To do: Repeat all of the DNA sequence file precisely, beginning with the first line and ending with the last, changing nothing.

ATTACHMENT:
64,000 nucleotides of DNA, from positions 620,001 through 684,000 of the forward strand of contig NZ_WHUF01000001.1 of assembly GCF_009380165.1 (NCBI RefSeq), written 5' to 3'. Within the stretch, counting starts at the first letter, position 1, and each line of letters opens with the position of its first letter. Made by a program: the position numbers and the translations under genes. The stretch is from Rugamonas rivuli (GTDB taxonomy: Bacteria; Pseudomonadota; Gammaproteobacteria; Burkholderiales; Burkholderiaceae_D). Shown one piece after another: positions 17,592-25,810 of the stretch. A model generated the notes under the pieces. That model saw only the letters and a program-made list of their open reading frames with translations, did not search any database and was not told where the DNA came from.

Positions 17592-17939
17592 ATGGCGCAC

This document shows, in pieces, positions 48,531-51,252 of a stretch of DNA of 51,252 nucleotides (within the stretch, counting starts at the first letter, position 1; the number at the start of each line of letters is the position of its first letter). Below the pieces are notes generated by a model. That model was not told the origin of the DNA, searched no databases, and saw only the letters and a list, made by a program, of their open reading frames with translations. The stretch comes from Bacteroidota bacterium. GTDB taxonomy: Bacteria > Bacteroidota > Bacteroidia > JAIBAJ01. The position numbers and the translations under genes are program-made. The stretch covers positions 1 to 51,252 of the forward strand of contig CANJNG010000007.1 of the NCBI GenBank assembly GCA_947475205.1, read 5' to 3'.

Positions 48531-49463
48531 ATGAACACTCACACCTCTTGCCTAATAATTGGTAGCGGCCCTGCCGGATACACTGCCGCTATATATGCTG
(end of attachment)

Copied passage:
64,000 nucleotides of DNA, from positions 620,001 through 684,000 of the forward strand of contig NZ_WHUF01000001.1 of assembly GCF_009380165.1 (NCBI RefSeq), written 5' to 3'. Within the stretch, counting starts at the first letter, position 1, and each line of letters opens with the position of its first letter. Made by a program: the position numbers and the translations under genes. The stretch is from Rugamonas rivuli (GTDB taxonomy: Bacteria; Pseudomonadota; Gammaproteobacteria; Burkholderiales; Burkholderiaceae_D). Shown one piece after another: positions 17,592-25,810 of the stretch. A model generated the notes under the pieces. That model saw only the letters and a program-made list of their open reading frames with translations, did not search any database and was not told where the DNA came from.

Positions 17592-17939
17592 ATGGCGCAC

This document shows, in pieces, positions 48,531-51,252 of a stretch of DNA of 51,252 nucleotides (within the stretch, counting starts at the first letter, position 1; the number at the start of each line of letters is the position of its first letter). Below the pieces are notes generated by a model. That model was not told the origin of the DNA, searched no databases, and saw only the letters and a list, made by a program, of their open reading frames with translations. The stretch comes from Bacteroidota bacterium. GTDB taxonomy: Bacteria > Bacteroidota > Bacteroidia > JAIBAJ01. The position numbers and the translations under genes are program-made. The stretch covers positions 1 to 51,252 of the forward strand of contig CANJNG010000007.1 of the NCBI GenBank assembly GCA_947475205.1, read 5' to 3'.

Positions 48531-49463
48531 ATGAACACTCACACCTCTTGCCTAATAATTGGTAGCGGCCCTGCCGGATACACTGCCGCTATATATGCTG